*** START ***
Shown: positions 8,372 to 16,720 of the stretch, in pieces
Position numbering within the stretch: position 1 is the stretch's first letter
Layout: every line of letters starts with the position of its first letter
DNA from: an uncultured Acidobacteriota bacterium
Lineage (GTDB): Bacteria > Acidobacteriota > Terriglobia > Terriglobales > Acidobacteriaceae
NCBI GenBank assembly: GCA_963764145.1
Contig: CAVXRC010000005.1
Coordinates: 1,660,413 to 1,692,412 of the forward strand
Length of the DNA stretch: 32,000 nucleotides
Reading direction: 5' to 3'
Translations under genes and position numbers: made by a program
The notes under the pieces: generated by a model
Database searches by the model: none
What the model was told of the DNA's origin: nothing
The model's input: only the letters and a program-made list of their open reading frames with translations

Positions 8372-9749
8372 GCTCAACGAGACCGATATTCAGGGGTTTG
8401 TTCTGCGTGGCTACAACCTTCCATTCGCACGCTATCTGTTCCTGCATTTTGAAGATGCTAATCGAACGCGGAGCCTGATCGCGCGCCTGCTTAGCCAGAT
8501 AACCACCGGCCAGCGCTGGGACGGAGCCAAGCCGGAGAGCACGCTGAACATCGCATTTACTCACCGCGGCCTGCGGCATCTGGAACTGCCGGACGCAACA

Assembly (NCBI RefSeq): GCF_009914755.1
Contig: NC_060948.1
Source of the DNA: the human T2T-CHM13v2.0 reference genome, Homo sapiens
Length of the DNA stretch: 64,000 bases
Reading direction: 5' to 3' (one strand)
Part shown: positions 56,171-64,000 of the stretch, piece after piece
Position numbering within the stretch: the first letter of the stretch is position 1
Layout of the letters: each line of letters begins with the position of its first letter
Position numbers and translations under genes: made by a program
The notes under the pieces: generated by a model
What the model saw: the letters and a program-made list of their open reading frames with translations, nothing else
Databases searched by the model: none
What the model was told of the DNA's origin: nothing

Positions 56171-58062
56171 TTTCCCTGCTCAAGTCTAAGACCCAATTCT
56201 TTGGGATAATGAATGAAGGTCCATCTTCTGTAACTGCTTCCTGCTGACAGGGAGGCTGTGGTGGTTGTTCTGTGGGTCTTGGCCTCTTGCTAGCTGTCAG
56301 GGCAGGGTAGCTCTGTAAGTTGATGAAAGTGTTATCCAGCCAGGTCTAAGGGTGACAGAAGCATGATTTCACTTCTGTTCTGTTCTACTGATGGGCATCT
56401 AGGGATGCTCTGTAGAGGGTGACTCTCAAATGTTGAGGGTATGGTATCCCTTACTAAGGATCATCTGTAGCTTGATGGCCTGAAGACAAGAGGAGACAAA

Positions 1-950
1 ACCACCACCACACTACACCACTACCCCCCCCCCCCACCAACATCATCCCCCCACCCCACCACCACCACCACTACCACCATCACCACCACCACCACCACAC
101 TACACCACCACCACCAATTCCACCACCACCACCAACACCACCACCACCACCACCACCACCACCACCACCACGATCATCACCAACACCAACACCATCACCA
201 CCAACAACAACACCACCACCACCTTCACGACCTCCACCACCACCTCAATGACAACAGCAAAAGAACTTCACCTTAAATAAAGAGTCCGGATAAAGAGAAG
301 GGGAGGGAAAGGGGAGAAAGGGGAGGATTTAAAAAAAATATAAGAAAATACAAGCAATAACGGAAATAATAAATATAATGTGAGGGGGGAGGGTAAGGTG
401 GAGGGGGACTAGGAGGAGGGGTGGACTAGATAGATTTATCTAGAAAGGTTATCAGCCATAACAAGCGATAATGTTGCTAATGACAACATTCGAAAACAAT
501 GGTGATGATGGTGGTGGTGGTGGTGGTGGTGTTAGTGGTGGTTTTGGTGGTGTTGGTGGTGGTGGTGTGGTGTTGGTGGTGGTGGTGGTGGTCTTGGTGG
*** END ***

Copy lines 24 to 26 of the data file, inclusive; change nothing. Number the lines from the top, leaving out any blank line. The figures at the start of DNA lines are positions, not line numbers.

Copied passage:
Reading direction: 5' to 3' (one strand)
Part shown: positions 56,171-64,000 of the stretch, piece after piece
Position numbering within the stretch: the first letter of the stretch is position 1